No wonder the roads are bad
The decisions the civic body has taken in the past two days once again raises questions about its seriousness in improving and maintaining the city’s infrastructure. It also gives strength to accusations of a nexus between contractors, the civic administration and politicians.mumbai Updated: Oct 01, 2011 01:19 IST
The decisions the civic body has taken in the past two days once again raises questions about its seriousness in improving and maintaining the city’s infrastructure. It also gives strength to accusations of a nexus between contractors, the civic administration and politicians.
On Friday, the Brihanmumbai Municipal Corporation (BMC) decided to only impose a fine and give a clean chit to a contractor accused of hiding information. The BMC, in its probe, concluded that the contractor had no malafide intention while hiding the information.
A day earlier, on Thursday, the BMC’s standing committee cleared the controversial Rs 577 crore roadworks project, handing over the contracts to nine firms of which at least four had been fined recently for doing shoddy work on roads they had built.
The firm, RP Shah Infraprojects (RPS Infra), which the BMC said has no ‘malafide intentions’, is also among the four firms that were penalised for doing shoddy work, which resulted in a poor quality road within the defect liability period.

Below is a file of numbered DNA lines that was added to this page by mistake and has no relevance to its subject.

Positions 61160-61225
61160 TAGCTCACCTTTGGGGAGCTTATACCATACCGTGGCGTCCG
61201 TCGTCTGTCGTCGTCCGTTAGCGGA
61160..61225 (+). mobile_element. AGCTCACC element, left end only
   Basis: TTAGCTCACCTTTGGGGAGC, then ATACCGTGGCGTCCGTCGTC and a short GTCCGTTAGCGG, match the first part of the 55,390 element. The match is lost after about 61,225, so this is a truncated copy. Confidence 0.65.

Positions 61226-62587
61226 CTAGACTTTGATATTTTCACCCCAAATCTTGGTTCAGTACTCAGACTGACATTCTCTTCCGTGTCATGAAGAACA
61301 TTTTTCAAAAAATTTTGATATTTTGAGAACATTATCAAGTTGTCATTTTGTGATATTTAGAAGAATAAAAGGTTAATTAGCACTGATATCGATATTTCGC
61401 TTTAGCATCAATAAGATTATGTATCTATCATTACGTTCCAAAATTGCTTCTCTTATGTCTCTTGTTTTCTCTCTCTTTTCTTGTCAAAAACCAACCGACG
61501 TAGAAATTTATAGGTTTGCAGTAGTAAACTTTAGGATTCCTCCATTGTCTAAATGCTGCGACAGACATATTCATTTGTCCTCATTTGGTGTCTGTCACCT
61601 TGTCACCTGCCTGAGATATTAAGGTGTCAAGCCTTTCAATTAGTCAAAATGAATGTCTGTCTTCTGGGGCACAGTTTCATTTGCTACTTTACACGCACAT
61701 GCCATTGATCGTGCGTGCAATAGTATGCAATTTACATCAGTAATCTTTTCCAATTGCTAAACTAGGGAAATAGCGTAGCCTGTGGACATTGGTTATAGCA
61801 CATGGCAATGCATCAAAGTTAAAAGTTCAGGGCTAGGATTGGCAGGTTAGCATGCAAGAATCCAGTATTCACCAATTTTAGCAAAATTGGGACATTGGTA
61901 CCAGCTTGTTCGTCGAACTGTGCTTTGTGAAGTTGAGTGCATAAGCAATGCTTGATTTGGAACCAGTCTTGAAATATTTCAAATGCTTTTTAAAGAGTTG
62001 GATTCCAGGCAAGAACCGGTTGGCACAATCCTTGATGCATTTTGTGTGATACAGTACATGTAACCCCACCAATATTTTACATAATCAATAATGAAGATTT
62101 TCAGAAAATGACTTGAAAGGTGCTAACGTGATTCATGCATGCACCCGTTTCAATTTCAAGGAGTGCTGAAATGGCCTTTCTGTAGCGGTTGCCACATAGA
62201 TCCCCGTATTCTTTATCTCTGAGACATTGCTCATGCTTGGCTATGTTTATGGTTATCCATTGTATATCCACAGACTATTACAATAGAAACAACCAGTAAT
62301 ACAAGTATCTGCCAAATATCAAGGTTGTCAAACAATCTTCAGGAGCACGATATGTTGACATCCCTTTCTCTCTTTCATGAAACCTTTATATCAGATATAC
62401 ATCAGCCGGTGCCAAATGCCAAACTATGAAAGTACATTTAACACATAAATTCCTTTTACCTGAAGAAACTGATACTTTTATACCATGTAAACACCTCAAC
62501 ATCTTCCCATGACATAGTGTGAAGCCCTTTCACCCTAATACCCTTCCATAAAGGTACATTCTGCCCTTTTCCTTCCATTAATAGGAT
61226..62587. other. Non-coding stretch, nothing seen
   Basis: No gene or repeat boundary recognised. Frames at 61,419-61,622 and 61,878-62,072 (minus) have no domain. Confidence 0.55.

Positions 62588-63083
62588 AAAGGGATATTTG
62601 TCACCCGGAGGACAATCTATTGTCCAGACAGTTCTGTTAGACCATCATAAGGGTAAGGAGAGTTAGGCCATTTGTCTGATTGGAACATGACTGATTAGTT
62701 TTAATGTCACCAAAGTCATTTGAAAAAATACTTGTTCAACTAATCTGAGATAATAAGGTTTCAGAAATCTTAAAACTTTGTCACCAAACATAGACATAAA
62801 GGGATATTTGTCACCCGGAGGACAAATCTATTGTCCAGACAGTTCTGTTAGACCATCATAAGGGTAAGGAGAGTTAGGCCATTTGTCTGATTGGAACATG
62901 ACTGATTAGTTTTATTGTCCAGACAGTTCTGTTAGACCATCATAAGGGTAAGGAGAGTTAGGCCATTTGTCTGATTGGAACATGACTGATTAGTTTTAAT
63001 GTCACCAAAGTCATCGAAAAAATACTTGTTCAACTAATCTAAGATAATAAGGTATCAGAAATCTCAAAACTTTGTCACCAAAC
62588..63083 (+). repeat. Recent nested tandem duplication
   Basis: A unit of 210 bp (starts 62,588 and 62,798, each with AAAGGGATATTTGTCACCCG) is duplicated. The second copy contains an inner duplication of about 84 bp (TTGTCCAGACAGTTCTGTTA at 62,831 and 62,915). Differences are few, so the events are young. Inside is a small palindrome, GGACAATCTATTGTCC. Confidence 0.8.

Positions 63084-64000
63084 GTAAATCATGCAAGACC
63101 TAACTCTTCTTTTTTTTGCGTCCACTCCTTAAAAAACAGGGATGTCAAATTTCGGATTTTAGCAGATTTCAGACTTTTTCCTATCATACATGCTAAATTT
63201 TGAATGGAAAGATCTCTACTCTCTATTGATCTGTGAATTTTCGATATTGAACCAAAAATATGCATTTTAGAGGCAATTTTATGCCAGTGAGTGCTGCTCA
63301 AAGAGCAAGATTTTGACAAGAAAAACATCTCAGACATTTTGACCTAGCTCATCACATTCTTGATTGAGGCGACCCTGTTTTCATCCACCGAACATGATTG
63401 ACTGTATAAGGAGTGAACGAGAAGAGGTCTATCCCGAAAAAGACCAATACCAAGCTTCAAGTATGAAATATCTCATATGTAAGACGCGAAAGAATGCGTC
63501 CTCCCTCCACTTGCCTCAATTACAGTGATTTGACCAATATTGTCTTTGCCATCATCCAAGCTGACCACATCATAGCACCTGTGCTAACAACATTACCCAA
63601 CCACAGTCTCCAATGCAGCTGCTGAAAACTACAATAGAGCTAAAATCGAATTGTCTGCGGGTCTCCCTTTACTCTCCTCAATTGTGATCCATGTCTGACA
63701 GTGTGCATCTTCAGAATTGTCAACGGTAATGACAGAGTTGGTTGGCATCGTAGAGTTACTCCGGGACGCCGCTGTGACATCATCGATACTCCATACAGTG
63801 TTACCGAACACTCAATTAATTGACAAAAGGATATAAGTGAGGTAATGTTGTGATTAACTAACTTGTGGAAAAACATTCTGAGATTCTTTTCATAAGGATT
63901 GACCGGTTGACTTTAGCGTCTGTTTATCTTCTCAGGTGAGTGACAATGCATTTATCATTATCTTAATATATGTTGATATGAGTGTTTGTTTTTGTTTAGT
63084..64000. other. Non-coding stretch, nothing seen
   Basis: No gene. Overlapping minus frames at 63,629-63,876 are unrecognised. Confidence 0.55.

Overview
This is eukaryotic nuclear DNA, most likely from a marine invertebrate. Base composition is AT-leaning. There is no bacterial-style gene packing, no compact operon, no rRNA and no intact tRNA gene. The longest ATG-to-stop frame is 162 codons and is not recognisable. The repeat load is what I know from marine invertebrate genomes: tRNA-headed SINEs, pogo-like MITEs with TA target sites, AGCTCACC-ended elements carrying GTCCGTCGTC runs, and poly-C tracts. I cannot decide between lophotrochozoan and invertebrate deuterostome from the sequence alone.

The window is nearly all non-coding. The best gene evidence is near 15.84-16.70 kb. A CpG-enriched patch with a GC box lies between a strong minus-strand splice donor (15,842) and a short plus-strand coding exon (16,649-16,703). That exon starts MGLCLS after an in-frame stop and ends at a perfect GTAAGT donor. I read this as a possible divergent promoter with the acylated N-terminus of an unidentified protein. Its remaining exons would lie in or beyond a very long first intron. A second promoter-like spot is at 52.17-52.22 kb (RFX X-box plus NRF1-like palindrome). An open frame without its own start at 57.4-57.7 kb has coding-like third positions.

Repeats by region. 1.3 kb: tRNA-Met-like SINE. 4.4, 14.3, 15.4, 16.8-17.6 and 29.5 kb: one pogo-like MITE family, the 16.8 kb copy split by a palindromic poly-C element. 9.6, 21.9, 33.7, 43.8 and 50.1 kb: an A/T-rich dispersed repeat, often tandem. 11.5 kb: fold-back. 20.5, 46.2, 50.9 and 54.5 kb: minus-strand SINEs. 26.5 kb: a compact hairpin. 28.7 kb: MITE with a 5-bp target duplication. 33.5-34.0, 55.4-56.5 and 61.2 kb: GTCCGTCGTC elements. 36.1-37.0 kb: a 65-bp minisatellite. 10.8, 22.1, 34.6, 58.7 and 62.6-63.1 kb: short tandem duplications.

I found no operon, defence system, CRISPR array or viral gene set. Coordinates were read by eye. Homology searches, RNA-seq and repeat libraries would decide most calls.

Opposition parties, citizens and former civic officials have been accusing the BMC of ensuring that the same set of contractors keeps bagging the contracts and of overlooking their shoddy work.
“A penalty like this means hardly anything for a company like RPS Infra, which handles projects worth crores at any given point,” said a civic official, requesting anonymity. “If the BMC was serious about setting a strong precedent, it should have de-registered the firm to prevent it from bidding in any future civic contracts.”
One of the big civic contractors, RPS Infra had hidden crucial information, which if revealed would have affected its bidding capacity and made it ineligible.
RPS Infra is building retaining walls along the Mithi river, a contract which it bagged for Rs 97 crore. The cost of this contract has now risen to Rs140 crore.
However, while submitting the bid for roadworks, the firm failed to mention the incomplete Mithi project.
Nitin Shah, owner, RPS Infra, said that of the Rs 43 crore worth of work left, the firm can carry out only that worth Rs 10 crore because of encroachments. “Work on removing the encroachments has been unsuccessful for the past three years. Civic officials in charge of the project told us only a small portion of the work would be carried out,” Shah said.
Congress corporator Sameer Desai said the contractor deserved a harsher punishment. “If it has been established that the contractor has hidden information from the BMC, mere financial penalties cannot suffice. It is too light a punishment,” he said.